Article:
Digital Infrared Thermal Imaging in Sports Medicine and Musculoskeletal Disorders
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DITI has been shown to be useful as a screening tool in the differential
screening of neuro-musculoskeletal injuries and their prognosis for return to participation and/or competition.
Since DITI is non-invasive, risk-free, and relatively portable, it is a very practical tool in the clinical setting.
DITI maybe useful for, but not limited to, the screening and evolution of epicondylitis, patellofemoral syndromes, ankle injuries, shin splints, stress fractures, myofascial pain syndromes, spinal pain syndromes, shoulder injuries, foot pain syndromes, and vascular disorders.
One of DITI’s biggest contributions to sports medicine is in the detection of the post traumatic pain syndromes of reflex sympathetic dystrophy (complex regional pain syndrome) and sympathetic maintained pain syndromes which can occur after minimal injury. These have traditionally been difficult to screen.
DITI provides an invaluable window into the autonomic/sympathetic nervous system, which records via somatocutaneous reflex, the sympathetic response to pain and injury. The controlling mechanism for thermal emission and dermal microcirculation is the sympathetic nervous system. There is a persistent vasomotor tone in the peripheral arterioles and precapillary sphincters.
This tone allows the dermal vessels to stay in a partially constricted state so as to inhibit excess heat loss from a higher core temperature. The autonomic regulation involves synapse of preganglionic sympathetic fibres to postganglionic.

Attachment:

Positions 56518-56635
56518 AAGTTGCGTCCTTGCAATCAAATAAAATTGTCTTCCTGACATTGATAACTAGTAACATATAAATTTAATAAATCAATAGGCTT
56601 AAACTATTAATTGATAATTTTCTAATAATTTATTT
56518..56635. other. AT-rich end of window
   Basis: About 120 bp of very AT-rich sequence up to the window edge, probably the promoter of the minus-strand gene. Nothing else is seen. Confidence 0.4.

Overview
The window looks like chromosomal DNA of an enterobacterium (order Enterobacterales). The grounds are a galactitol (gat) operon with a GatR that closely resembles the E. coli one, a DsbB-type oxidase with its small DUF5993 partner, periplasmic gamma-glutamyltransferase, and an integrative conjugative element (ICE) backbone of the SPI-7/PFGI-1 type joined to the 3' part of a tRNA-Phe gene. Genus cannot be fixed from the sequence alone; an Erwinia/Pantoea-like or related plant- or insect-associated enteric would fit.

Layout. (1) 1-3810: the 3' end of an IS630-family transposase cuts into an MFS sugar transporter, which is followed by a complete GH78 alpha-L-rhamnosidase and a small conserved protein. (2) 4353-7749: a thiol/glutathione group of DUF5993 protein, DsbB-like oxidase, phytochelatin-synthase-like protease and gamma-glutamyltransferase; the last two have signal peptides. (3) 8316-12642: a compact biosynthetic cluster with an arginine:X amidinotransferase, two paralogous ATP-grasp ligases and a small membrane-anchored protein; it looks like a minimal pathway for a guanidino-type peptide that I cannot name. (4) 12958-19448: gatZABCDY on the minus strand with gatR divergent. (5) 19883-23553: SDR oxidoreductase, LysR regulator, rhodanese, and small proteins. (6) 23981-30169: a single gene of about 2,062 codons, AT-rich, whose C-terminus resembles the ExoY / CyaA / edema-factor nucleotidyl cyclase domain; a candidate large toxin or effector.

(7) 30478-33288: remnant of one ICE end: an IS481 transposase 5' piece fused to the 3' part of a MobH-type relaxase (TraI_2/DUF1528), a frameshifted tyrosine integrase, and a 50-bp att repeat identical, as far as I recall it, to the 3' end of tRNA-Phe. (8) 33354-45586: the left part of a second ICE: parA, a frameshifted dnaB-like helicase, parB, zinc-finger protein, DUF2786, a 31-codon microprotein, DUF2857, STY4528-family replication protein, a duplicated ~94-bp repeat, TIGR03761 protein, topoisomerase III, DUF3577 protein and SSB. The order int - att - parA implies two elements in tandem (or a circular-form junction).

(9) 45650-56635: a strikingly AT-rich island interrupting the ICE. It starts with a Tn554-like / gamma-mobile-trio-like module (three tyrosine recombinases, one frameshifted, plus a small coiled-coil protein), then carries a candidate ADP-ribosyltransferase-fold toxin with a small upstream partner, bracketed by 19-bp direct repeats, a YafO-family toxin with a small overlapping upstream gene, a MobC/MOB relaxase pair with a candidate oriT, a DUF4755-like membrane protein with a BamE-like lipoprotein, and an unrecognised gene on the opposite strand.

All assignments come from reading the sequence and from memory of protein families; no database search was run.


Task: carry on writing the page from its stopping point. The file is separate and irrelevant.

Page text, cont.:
The postganglionic fibres travel to vascular structures and modulate alpha receptor function in the dermal microcirculation. When there is increased sympathetic function vasospasm will occur due to further vessel constriction and there will be decreased thermal emission at the cutaneous level.
This may occur due to either increased postganglionic fibres function/irritation or hypersensitization of the alpha receptors in the dermal microcirculation allowing increased binding of catecholamines. Increased thermal emission will conversely be seen due to situations of decreased postganglionic function (such as seen in denervation) or alpha receptor blockade (receptor fatigue due to release of vasoactive substances such as substance P) .
Muscle, joint, osseous, ligament and nerve injuries all cause the patient to perceive pain. Pain sensation is carried by afferent stimulation of C-nociceptors. These unmyelinated fibres do have a percentage of sympathetics. Pain is then processed centrally and up to the brain via the spinothalamic tracts. The patient may feel pain at the area of injury and at sites distant to the area of injury. This is called referred pain.
Much research has been done documenting referred pain in myofascial syndromes and somatic visceral conditions. These referred pain zones are believed to be a somatocutaneous sympathetic response. They work via a common autonomic neural network. The somatosympathetic response can be imaged by DITI.
Pain is believed to be a neurogenic and autonomic response to injury and DITI findings have been found to correlate well to the patient’s report of painful areas and is well suited for screening purposes in athletic injuries. DITI is not a picture of pain, however it is a picture of autonomic dysfunction which seems to correlate well with regions of pain.
Pain felt at the area of injury is generally seen to be hyperthermic (increased thermal emission) due to decreased sympathetic function and alpha receptor blockade from posttraumatic metabolic by-products such as substance P, kinins, histamines, etc. This could be called a somatocutaneous reflex.
Areas of referred pain are generally seen to be hypothermic (decreased thermal emission) due to increased sympathetic function.